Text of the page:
I wanted to paddle along the uninhabited east side of Okanagan Lake and as the winds were light I set a diagonal course south rather than straight across the 3 km distance.  I hadn’t quite reached the middle of the lake when the wind picked up from the southwest and in a short time, I was battling against white cap conditions.  The only course then was straight down the channel in the direction of the wind.   It’s difficult for one person in an eighteen foot canoe to stay on course against a headwind.  On any course, except directly into the wind, the bow wants to swing, like a weather vane, downwind, and if this is allowed to happen there is the danger of capsizing once perpendicular to the wind and in the wave troughs.   It’s likely my boat, with its ballast, (all my gear)  and inherent stability would stay upright in such a turn but not having had any experience with its stability it was all hands on deck for the next four hours to keep the bow into the wind. Being mid-lake I continued to try to make headway for the eastern shore.  It was more likely to be a lee shore than was the western side and if so I could expect the wind and waves to diminish as I got closer.   It wasn’t possible though to make any gains eastward without having to battle hard to not be swung downwind.  The kayak paddle proved its worth whenever the wind started to get the upper hand.  It’s an extra-long paddle (280 cm) designed for canoeing and its reach gave me the leverage necessary to turn back upwind whenever either a gust from a different quarter or my attempts to angle into the wind caused the bow to start to swing.  Eventually, I gave up on trying for the east shore as it was easier to just head directly down the lake directly into the waves.  The canoe is fully spray skirted and a wave can’t wash into the boat.  No waves ever washed onto the spray skirt but they were big enough that a few times they came right up to the full height of the bow as it pitched down to meet the next wave – and that pitching was more slam than slow dunk.  The plan now was to make slow progress down the lake until the wind let up.   I was able to gauge from watching the shore that I was making some headway but it was likely only a couple of kilometres an hour.  With the concern that the wind might not let up before dark, I eventually decided to try to return to the west side shoreline.  This slowly yielded results and the closer I got to the shore the more the wind diminished and the more I was able to quarter into it.  I was aiming for a landing just past the last residential area south of the Westbank area.   As mentioned, I thought I was getting tired after switching up from rowing before starting across the lake more than four hours earlier.   When it was ‘game on’ with the wind the endorphins kicked in and I was at the top of my game for the entire period. Once out of danger though, paddling the last kilometre to shore became a chore and I was eager to find someplace quick and simple to spend the night.  Something on the shore looked strange.  It was a big black spot that didn’t look natural but wasn’t anything man-made either.  What it was became obvious as I got closer.  A huge cave!  (Truly, I’m not making this up!) An ideal spot to spend a rainy night.  Even better, upon landing, I discovered it was regularly used, and the last ones there had left a quantity of newspaper and kindling, making starting a fire a cinch.  Redeeming too, I thought, considering where I’d spent the previous night.
Fell asleep to the sound of waves crashing on the shore but awoke to a gentle ripple only.   The first thing I noticed was a raven poking around my stuff, which I’d spread out in the open under the overhang last night.  What he’d found of interest – and consumed the contents of – was a ziplock bag with four large pieces of what I dubbed ‘trail cake’.  Lesson learned. (I would find out too that seagulls can’t be trusted to not quickly steal anything food like.)
Trail cake. It’s my own healthy recipe and includes oatmeal, flour, sugar, whey, soy, oat bran, wheat germ, ground flax, raisins, craisins, and ground sunflower seeds. I made over 400 pounds of it which is vacuum packed and stored in twenty-pound boxes. I will have it shipped to me by bus when and where needed. Here I have had access to an oven but the same batter makes great pancakes too.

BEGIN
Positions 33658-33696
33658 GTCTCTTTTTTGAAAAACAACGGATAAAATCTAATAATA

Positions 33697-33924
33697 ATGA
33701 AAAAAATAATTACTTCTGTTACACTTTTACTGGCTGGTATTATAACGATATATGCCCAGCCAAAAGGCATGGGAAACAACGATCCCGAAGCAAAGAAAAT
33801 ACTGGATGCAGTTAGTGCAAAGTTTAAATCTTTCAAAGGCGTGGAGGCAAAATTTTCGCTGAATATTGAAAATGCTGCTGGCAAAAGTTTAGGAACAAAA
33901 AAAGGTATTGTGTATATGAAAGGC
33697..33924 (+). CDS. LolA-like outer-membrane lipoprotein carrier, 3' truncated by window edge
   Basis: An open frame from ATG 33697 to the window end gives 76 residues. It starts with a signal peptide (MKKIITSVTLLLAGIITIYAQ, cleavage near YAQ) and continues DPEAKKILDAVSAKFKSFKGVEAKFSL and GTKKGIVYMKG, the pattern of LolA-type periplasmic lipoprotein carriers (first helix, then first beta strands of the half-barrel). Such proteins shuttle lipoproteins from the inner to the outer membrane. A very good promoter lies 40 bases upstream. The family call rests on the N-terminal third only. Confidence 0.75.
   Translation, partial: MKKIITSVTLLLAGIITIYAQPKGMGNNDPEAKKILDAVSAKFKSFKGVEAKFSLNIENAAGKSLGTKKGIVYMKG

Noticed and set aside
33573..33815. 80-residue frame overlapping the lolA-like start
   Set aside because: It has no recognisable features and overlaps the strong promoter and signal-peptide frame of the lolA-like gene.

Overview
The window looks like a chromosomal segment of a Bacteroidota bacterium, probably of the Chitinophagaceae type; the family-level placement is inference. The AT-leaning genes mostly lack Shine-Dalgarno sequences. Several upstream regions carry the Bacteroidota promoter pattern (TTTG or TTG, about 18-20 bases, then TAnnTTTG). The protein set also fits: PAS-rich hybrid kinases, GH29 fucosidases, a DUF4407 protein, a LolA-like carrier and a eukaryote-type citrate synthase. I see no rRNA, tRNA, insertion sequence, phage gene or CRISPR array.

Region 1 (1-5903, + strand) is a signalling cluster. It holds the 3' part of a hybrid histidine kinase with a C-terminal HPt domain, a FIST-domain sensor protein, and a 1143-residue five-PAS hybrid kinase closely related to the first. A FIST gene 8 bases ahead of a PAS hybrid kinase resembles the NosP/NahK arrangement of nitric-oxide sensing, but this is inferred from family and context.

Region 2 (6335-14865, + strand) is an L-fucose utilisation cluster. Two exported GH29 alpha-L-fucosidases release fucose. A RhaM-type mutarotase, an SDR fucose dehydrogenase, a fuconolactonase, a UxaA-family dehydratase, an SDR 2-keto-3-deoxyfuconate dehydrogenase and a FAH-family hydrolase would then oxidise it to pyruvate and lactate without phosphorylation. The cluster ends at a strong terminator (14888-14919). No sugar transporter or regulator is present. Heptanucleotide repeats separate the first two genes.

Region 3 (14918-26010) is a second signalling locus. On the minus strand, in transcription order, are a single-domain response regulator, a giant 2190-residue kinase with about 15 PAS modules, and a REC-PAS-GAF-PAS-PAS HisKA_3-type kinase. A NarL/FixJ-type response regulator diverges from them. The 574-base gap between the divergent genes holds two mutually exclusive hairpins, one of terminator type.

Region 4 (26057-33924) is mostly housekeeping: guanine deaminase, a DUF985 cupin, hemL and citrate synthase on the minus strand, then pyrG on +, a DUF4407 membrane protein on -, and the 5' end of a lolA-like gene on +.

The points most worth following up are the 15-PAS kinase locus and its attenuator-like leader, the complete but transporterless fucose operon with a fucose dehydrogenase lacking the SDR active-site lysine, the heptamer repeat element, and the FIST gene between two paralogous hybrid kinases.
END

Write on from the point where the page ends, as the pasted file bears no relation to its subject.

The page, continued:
Trail cake production. Vacuum packed it had an amazing shelf life. Made in 2013, I ate the last of it in 2017.
Calm waters and rowing soon had me across the lake and following the eastern shore south.
Deer on the east shore of Okanagan Lake. Easy enough now to see deer in almost any town in B.C. but these are certified bush deer.
At Rattlesnake Island I stopped to stow the oars and switch over to paddling.  Once around Squally Point, a tail wind aided my passage to Summerland where I spent two nights. While in Summerland I was able to give the canoe cart a much-needed upgrade thanks to Ripley Stainless who I had dealt with in the past. I replace the stock aluminum axle, which was not designed to handle the weight I carry, with one made of stainless.
Squally Point, the legendary home of Ogopogo, Okanagan Lakes equivalent of the Loch Ness’ ‘Nessie’.
This was ‘learn to row heading into a stiff south wind day’.   I didn’t get away until late in the afternoon and the headwind made for slow progress to Penticton. Strong south winds had me ducking into a bit of a breakwater, adjacent to the highway, for a chance to consume some calories. Met Denis who was cycling north to Summerland. We chatted while he kept my bow from hitting the rocks. Turns out he works for the couple who bought my house.
The dam at south end of Okanagan Lake. Not a power dam but for flood control only. Water too turbulent to put in right away though so a chance to stretch the legs.
Paddling familiar waters. Now in Okanagan River, a short distance from Skaha Lake, the home of the Penticton Racing Canoe Club, an outrigger canoe club that I had been a member of for many years. On reaching Skaha Lake I noticed that the club boathouse door was open.  End result, the canoe in the boathouse overnight and me in a bed.  Thanks, Wayne.
Rowed south to Okanagan Falls with four of the paddle club joining me in outrigger canoes. Pleasant company on a beaut of a day. I had paddled on Skaha many times but never had an inkling of how far these same waters could lead.
Took out at the Falls, and as there were weirs, as well as the dam to get around, it was necessary to use the bike and cart to reach the free running channel north of Vaseux Lake.
Continuing down the Okanagan River north of Vaseux Lake. Bike and cart stowed on deck as they would soon be needed again.
A very strong south wind to paddle into heading south on Vaseux Lake but the lake is very shallow and the resulting wave action was much reduced and of no concern.  Landing at a boat launch site I was aided in getting back on the road by the www.warmshowers.org host in the area.  A chance meeting but I’ve been a member of that organization for five years.  I had planned on putting back in at the north end of Osoyoos Lake but it was too late in the day.  I was expected at a friend’s place so I continued cycling to Osoyoos, arriving just before dark.